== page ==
I love a good sunset. But then again, who doesn’t? I grew up in Naples, Florida, a place famed for its sunsets on the beach. I also love to be behind the camera. When I am behind the camera, I am completely in the moment, not thinking about the future or the past, just in the now and at one with all that is surrounding me. I have taken up trying to get some good photographs of the winter sunsets here in the Blue Ridge Mountains of Virginia.
Yesterday, I was grumpy about the fact that the snow hadn’t melted enough to try to get out into the sunshine and take a hike. I just wanted to curl up under my covers and not wake up again until spring. I knew that my husband was trying to get me out of the house so I thought maybe I’d try someplace new for sunset pictures (I’ve been taking them from the hill across from my house). I decided that I could get some pictures at the library. There’s a beautiful mountain that rises up behind it. My daughter had come along to ride her skateboard in the parking lot.
I got out of the truck and started to take pictures and all my stress began to melt away. I breathed in the cold air, aware that I am just a small part of this infinite universe. There is softness to the setting winter sun. The clouds were wispy with a “come what may” attitude. There were birds soaring nearby allowing the breeze to pass under their wings and lift them high into the heavens. I watched them, I watched the sun setting, and I watched my daughter carve her board across the parking lot. She practiced the bend she would need in her knees and how she would need to balance her body to get the turn she wanted. I watched her dad coaching her and occasionally giving her a little push to catch enough speed on the slight decline of the parking lot. I watched as it became smoother and smoother and thought about how I will see that practice played out when she gets on her surfboard again. I thought about how she is growing up and so much her own person and how I hope she always stays that way.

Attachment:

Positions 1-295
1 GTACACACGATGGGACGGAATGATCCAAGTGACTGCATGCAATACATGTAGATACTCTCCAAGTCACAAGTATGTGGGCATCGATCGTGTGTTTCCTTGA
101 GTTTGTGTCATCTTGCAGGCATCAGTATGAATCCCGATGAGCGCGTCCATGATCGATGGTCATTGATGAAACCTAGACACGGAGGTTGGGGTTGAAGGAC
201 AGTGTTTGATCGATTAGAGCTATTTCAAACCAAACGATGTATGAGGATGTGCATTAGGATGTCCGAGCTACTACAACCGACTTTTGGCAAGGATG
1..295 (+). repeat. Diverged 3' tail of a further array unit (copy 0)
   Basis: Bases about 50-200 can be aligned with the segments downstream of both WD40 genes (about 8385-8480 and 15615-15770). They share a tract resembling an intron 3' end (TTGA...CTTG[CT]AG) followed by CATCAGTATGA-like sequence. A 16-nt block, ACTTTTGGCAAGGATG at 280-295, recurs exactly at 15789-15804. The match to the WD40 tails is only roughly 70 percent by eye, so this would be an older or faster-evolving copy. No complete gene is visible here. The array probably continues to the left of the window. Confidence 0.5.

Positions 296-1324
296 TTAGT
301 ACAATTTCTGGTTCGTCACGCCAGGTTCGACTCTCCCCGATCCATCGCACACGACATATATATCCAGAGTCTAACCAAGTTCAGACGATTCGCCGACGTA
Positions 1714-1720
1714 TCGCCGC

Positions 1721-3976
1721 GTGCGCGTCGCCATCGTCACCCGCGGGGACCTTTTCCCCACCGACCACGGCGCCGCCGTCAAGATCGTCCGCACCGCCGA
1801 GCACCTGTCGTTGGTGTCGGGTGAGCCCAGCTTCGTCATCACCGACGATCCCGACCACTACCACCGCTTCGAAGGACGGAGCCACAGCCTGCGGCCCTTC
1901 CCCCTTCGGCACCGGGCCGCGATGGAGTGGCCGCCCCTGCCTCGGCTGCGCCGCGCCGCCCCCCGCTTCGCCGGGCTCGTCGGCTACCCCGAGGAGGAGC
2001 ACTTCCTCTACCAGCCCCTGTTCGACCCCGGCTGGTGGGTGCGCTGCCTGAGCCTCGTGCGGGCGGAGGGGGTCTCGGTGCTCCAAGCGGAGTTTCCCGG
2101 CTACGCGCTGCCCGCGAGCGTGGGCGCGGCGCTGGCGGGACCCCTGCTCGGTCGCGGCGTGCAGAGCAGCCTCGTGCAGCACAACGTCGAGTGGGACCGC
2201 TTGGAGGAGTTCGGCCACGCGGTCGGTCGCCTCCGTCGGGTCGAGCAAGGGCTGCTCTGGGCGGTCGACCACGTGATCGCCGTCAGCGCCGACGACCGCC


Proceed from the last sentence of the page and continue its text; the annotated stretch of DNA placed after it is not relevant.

While waiting for the skies to shift as the sun lowered, I practiced trying to learn how to take close-up shots and then just stared at the sunset as it calmed my mind.
We got a call and, as suspected, our son needed picked up from his dinner. This had been the plan, but we thought the timing would be 30 minutes later. I had not caught the pinks that were sure to enter the sky at any moment. My husband asked if I wanted to stay. It would be 30 minutes round trip. Night would be there before he got back. I was nervous. It is a safe area, but still I would be alone. The body of a young girl was just found the day before in a nearby city and two Virginia Tech students are charged with the crime. I know my circumstances are different, but it still makes me uncomfortable. And then I am mad that I am scared. Where did the fearless girl go that ran barefoot through the Florida wilderness, never afraid, just watching for diamondbacks at her feet, and respecting their home? My husband does not try to decide for me. Upon reflection, I am grateful that he leaves the choice up to me.
My daughter, however, does not want me to stay alone. And that solidifies my decision. I do not want to be cause for her concern. I climb into the truck. There will always be more sunsets to chase.
Let your light shine!